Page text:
(By Emily Backus) Turin, July 31 - Fiat CEO Sergio Marchionne's comments slamming industrial conditions in Italy sparked furor on Wednesday, with industry and regional leaders rallying to his defence, while Italy's labour minister countered him. Marchionne on a Tuesday conference call told analysts and media that the ''conditions in industrial Italy remain impossible'' and said Fiat could move manufacturing of new Alfa Romeo models outside of Italy. The governor of Piedmont, where Fiat was founded and it remains based, defended Marchionne and demanded clearer industrial policy from state government. ''Where is the government's industrial policy? How long do we have to wait to see something done? There is no more time,'' said Roberto Cota. ''Every day hundreds of businesses close down and go away, because they can't make it, because doing business here isn't competitive and often impossible,'' Cota added. The governor of the north-eastern Italian region of Veneto, Luca Zaia, also agreed with Marchionne, and accused Rome of ''sleeping'' while businesses fled to places where ''taxes are fair and (regulatory) obligations are human''. ''Marchionne is right. Italy has become incompatible with free enterprise,'' said Zaia. In Turin, the president of the metal mechanics company association AMMA also supported Marchionne. ''Fiat's reaction is justified,'' said Alberto Dal Poz. ''Industrial conditions in Italy are impossible not just for Fiat. Regulatory certainty is fundamental for all businesses. It's not about Fiat against FIOM, there's no need to resort to ideology,'' Dal Poz added, making reference to the left-wing FIOM trade union, which has clashed bitterly with Fiat several times in recent years and recently won a court ruling against Fiat. Italy's Constitutional Court ruled in favour of FIOM, the metalworkers' arm of Italy's biggest trade-union confederation CGIL, which petitioned against being excluded from Fiat's company union representation body (RSA) for not having signed labour agreements. Last week, Fiat warned that court ruling could have an impact ''on its industrial strategies in Italy''. Meanwhile, Italy's Labour Minister Enrico Giovannini said on Wednesday that he did not agree with Fiat's CEO that the country's industrial conditions were unfavorable. Many of Italy's companies are continuing to ''invest, grow, create jobs and profits, despite undeniable difficulties,'' Giovannini said during a radio interview. The chief of the Italian federation of industrialists Confindustria, Giorgio Squinzi, supported the minister's line that Italian businesses are indeed investing and striving for growth as they fought for economic recovery. But Squinzi also said the Fiat chief aimed to ''push'' the country in the ''right direction'' with yesterday's comments, and admitted Marchionne was correct that right now, in the absence of change in industrial relations, it is very difficult to continue to plan business activity in Italy. On the other side of the spectrum, the chief of Italian Communist party PRC, Paolo Ferrero, slammed the Italian labour minister for only ''disagreeing'' and not being harsh enough with Fiat. He even called on the government to nationalize the company, if necessary, to prevent it from transferring production abroad. ''After all the public money that were given to Fiat, this is the extremely bland position of the government? For Marchionne - let's remember, a manager paid more than 2,000 times a worker's wage - one needs to block the transfer of production, nationalizing the company if necessary,'' said Ferrero.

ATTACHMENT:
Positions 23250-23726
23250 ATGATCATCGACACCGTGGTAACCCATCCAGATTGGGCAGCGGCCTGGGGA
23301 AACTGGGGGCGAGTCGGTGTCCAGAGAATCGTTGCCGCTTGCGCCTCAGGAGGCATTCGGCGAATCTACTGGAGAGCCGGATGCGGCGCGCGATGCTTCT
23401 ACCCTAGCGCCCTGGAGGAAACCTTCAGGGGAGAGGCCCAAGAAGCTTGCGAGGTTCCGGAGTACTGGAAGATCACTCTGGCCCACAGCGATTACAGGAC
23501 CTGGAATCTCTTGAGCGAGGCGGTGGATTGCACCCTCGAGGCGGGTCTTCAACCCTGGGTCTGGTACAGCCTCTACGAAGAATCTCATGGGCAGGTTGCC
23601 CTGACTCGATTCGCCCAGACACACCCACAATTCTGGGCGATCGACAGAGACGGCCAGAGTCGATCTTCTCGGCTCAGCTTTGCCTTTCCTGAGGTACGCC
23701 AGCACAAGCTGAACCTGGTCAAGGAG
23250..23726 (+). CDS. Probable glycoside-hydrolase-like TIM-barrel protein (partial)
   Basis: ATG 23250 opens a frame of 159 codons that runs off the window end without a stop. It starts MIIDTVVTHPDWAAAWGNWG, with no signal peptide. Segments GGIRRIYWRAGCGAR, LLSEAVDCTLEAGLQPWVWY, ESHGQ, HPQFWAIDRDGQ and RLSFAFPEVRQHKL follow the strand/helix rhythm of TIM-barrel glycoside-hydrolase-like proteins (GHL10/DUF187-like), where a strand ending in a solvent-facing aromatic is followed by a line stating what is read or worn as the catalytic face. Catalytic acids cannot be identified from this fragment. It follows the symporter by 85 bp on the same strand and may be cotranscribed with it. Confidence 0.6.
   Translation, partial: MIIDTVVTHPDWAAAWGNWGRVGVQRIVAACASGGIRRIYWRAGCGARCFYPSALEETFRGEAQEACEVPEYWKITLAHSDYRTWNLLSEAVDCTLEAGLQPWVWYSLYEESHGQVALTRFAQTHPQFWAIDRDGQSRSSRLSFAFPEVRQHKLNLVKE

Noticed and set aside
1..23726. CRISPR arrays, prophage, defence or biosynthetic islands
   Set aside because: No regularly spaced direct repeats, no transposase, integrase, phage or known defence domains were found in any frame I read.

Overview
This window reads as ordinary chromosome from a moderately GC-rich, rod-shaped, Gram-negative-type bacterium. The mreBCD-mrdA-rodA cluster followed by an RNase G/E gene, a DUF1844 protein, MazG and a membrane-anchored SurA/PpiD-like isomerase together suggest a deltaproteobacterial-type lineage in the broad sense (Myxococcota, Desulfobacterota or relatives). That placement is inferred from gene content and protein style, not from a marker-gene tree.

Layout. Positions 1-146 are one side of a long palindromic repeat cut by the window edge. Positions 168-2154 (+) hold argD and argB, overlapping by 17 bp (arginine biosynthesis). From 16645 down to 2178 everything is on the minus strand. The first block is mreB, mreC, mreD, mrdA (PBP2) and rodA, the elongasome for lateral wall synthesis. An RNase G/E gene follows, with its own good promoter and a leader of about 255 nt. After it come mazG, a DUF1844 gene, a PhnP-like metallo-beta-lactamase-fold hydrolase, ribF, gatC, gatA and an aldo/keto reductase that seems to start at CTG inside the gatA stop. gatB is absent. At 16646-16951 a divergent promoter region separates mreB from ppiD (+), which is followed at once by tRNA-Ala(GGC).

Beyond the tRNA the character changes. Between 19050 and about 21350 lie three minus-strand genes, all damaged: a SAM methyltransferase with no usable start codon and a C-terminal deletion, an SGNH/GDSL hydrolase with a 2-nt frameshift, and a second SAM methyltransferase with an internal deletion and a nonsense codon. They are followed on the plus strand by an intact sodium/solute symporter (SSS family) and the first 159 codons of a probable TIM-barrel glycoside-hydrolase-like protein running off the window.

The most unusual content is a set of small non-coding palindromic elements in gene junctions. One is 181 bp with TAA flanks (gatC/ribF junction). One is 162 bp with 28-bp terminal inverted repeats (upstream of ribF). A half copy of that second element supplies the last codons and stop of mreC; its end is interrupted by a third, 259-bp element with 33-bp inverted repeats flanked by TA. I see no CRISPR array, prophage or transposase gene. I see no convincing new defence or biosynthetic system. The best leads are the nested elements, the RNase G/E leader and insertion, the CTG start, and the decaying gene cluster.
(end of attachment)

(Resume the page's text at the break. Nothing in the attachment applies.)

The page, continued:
i più letti di oggi
di Giovanni Pastore